WINNIPEG — Local pork industry officials are keeping their fingers crossed a second virus similar to one that has killed millions of baby pigs in the United States won’t spread to Manitoba.
The Ontario government announced last week the new virus, called swine deltacoronavirus (SDCV), had been found on six hog farms in that province.
Pigs infected with SDCV show many of the same symptoms as those suffering from the deadly porcine epidemic diarrhea (PED) virus, which surfaced in the United States in May of last year and has since killed upwards of five million piglets. The symptoms include diarrhea and vomiting in pigs in all age groups, with mortality rates highest in pigs less than three weeks old. The good news is so far, the mortality rates in SDCV cases haven’t been as high as in PED cases.
Like the PED virus, the SDCV virus does not pose a risk to human health or to other animals and is not a food-safety risk.
Manitoba Pork Council general manager Andrew Dickson said Monday that while there are no indications the SDCV virus has reached Manitoba, it’s always a possibility.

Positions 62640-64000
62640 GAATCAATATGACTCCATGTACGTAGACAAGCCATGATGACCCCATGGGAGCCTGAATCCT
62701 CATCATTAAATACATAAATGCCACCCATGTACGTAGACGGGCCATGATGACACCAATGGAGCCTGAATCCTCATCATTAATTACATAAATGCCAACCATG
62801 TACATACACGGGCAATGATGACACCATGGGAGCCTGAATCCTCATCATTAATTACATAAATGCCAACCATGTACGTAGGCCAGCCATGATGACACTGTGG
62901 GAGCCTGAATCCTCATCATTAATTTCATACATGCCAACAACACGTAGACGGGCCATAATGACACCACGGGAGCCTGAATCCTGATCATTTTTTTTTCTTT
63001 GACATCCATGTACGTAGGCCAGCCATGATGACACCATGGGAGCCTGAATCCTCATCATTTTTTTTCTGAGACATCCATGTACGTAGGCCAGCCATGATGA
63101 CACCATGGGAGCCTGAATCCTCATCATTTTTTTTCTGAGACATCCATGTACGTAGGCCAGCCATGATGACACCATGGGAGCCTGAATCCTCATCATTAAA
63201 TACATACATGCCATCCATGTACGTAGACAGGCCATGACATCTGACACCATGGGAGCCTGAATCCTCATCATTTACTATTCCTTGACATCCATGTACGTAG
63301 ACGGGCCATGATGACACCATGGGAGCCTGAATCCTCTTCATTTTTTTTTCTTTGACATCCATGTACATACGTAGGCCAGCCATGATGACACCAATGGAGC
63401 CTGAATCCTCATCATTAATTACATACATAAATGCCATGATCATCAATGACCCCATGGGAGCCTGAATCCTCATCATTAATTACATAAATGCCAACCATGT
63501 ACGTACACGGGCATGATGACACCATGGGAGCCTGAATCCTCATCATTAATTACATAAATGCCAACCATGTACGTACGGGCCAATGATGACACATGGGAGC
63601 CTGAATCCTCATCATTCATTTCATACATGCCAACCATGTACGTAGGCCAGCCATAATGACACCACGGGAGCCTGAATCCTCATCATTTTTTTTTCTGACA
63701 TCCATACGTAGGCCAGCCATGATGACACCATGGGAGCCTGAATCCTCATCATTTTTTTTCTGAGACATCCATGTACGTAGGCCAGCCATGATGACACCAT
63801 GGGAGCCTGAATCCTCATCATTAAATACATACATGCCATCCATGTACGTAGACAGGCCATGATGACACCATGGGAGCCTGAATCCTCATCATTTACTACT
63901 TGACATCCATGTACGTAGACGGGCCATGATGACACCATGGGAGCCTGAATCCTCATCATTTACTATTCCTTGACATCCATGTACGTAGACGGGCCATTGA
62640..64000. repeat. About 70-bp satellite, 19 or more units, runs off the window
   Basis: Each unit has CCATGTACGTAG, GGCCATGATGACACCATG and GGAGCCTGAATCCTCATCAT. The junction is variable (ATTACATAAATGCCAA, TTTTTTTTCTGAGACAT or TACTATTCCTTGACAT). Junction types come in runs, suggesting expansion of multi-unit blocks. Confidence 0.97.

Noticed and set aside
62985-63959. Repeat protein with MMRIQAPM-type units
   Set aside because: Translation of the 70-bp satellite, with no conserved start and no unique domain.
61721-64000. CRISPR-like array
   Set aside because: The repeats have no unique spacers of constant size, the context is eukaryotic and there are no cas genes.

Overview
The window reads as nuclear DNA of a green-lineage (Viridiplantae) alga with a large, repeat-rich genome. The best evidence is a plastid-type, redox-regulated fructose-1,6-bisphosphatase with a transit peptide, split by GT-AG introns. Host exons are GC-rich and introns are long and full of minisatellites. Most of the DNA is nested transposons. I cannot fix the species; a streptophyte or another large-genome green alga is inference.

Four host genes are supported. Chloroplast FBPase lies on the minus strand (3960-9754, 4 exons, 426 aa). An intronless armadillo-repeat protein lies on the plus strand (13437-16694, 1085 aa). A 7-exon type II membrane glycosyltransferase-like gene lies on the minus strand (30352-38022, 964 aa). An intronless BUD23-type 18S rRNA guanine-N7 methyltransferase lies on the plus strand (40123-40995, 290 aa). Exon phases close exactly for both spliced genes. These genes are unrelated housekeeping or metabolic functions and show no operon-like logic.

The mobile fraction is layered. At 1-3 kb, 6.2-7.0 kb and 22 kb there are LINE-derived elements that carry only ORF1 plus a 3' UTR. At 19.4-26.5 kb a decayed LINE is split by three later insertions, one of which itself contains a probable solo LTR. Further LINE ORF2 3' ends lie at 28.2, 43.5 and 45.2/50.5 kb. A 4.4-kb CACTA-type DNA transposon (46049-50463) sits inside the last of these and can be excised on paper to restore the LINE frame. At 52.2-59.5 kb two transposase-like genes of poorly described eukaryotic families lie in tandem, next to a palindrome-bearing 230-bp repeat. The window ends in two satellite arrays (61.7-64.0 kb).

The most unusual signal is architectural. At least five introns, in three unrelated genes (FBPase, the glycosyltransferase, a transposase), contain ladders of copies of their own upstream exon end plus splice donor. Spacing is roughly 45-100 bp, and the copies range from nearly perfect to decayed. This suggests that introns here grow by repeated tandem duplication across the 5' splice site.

“Our pigs are no safer than any other pigs.”
Manitoba is one of four provinces to report cases of the PED virus. Ontario has been the worst hit, with 29 cases reported through the first week of March. The other two — Quebec and Prince Edward Island — each have one reported case.
A research report released this month by Rabobank, a Dutch multinational banking and financial services company that is a global leader in food and agriculture financing, estimates PED-related deaths could reduce the number of slaughter hogs in the United States by 12.5 million this year.
» Winnipeg Free Press